Bebe countersues Westfield for $10M

Three of four retail tenants sued by the WTC landlord have filed counterclaims

Westfield World Trade Center
Westfield's World Trade Center retail complex

Fashion retailer Bebe is suing Westfield for $10 million, joining other tenants who have punched back after the World Trade Center shopping complex landlord sued them for not moving into their newly-leased digs.

Bebe, which Westfield sued for $2.5 million in July for not taking possession of its space and then allegedly defaulting on its lease, filed a counterclaim on Sept. 7. Bebe’s lawyers claim that the loss of the “good will” to its brand is worth no less than $10 million.

According to the lawsuit, Westfield never delivered the retail space to Bebe in the proper condition even after the delivery date was repeatedly delayed. In addition, Westfield didn’t disclose that it was fighting with the Port Authority, which owns the building, and knew they could not deliver the space when promised, Bebe’s counterclaim alleges. Whether Bebe defaulted on its lease appears to be a question for the courts.

Two other tenants that Westfield sued, coffee-shop Fika and the shoe store Dune London, have also filed counterclaims against the Australian real estate giant, though neither mentioned grumblings between the Port Authority and Westfield. Fika, whose cumulative rent over a 10-year lease would equal close to $5 million, didn’t quote a damage figure on its counterclaim but argued that Westfield had long known it wouldn’t finish the space in time for the target dates.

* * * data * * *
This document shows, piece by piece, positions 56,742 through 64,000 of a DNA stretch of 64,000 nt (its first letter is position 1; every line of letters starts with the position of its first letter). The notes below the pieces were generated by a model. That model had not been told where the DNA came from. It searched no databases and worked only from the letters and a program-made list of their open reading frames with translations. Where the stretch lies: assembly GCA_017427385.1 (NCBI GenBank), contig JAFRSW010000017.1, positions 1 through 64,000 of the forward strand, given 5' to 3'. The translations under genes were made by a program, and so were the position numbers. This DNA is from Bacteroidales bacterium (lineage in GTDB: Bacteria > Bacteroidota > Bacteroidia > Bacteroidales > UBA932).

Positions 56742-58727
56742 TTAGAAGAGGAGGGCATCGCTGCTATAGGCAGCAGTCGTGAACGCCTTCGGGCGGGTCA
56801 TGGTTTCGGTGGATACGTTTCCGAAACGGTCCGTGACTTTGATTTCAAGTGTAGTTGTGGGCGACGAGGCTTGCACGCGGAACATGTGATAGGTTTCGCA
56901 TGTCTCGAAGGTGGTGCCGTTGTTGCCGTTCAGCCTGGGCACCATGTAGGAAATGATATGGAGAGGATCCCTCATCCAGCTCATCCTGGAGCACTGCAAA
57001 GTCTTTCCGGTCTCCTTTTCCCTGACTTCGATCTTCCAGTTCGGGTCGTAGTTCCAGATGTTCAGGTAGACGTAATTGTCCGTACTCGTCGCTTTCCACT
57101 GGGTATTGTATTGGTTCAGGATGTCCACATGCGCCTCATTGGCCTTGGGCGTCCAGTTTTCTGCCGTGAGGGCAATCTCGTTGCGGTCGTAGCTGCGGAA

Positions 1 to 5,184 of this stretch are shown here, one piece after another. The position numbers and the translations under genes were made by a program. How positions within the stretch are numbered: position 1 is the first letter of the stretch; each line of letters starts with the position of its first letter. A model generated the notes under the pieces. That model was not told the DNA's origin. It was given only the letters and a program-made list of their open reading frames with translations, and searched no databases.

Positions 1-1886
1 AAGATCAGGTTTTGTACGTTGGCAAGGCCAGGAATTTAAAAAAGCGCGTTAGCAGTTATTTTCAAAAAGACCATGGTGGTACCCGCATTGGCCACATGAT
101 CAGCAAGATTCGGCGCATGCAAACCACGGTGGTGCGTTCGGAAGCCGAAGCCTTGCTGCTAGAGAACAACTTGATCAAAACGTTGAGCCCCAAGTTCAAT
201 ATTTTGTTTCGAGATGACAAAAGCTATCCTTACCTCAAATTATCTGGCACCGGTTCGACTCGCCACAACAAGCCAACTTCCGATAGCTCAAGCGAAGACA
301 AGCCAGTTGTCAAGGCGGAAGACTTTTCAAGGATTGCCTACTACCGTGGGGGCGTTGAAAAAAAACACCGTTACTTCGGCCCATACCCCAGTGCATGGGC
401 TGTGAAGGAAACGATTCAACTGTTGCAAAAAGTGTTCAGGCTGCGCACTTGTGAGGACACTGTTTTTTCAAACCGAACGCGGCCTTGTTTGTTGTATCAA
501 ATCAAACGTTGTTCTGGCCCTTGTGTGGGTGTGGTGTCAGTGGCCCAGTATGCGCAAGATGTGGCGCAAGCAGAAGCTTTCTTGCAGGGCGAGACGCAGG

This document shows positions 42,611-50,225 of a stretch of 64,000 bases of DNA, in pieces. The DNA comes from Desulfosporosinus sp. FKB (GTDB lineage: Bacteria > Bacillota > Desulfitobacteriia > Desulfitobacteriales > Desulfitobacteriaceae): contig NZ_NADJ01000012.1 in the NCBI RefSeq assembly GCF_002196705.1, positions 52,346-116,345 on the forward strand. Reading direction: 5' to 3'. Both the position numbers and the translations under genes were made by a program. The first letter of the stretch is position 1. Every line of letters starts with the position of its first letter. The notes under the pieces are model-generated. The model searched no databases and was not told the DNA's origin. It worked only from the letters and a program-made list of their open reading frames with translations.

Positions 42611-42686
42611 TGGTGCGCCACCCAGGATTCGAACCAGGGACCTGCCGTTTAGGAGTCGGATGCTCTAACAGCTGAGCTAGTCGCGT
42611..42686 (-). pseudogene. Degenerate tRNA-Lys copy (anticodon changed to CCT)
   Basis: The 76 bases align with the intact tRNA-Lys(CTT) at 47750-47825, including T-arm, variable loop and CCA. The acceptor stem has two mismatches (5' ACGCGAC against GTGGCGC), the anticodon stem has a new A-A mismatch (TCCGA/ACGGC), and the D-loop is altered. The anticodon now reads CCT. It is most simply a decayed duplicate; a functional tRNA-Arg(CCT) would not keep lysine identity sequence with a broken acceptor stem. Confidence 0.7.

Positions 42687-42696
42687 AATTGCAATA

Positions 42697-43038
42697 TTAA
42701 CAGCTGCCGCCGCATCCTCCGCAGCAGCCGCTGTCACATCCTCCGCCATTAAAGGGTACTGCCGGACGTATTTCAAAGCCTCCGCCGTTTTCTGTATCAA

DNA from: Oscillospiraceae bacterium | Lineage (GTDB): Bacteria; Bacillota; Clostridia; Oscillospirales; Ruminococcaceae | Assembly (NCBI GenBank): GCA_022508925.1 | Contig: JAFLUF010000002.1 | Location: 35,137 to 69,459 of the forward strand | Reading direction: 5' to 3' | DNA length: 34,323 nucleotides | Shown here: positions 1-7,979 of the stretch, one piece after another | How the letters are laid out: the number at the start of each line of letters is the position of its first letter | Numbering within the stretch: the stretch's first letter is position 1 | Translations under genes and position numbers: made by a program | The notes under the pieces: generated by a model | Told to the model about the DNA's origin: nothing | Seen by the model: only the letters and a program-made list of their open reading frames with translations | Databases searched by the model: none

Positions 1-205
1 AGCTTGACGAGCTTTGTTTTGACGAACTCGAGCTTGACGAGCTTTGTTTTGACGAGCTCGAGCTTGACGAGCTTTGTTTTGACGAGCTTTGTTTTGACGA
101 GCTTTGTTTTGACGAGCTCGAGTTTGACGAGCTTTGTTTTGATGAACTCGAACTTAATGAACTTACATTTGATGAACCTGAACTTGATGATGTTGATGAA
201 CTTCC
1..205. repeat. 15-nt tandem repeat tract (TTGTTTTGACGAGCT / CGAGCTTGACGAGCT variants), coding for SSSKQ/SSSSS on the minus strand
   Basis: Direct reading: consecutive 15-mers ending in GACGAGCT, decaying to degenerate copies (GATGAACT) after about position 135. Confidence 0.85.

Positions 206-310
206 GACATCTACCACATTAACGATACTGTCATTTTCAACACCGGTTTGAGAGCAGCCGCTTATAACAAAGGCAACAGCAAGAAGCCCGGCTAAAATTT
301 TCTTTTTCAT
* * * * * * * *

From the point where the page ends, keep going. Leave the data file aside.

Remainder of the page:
The case of the fourth tenant, True Religion, was resolved last week.

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Westfield sued True Religion for $6.5 million in June after the jeans company didn’t take possession of its 1,400-square-foot space in March. True Religion had urged Westfield [TRDataCustom] to start finding a replacement tenant in April, though Westfield’s lawyers said the retailer’s belief was “misplaced” and the landlord was only obligated to look for a new tenant after True Religion took possession and then vacated the space.

Mara Levin, an attorney representing Westfield, confirmed with The Real Deal that True Religion wouldn’t be moving into the 365,000-square-foot mall, but wouldn’t disclose the terms of the settlement.

A spokesperson for Westfield declined to comment on the ongoing litigation with the various retailers, and lawyers for the tenants did not respond to requests or declined to comment.

Westfield controls the retail at the white-winged, Santiago Calatrava-designed site under a 99-year lease it acquired in 2001, and assumed full authority in 2013 when it bought the Port Authority’s remaining 50 percent interest for $800 million.

But the handover between the agency and the Australian company wasn’t completely smooth, and the project was serially delayed. Stores like Bebe were left hanging while Westfield and Port Authority worked out their differences, the counterclaims allege.

It seems likely that none of the four retailers will be opening stores in the World Trade Center mall. At the site’s grand opening in August, only 60 of its more than 100 retail spaces were occupied.

As TRD reported in July, mall operators like Westfield usually negotiate co-tenancy thresholds with their tenants, generally between 70 to 85 percent of the gross leasable space. If the threshold isn’t met by opening day, tenants get a break on rent. It’s not clear whether those agreements are built into leases at the World Trade center mall.

Westfield has said the store openings will roll out “in stages” and the complex will be completely full in time for Christmas shopping.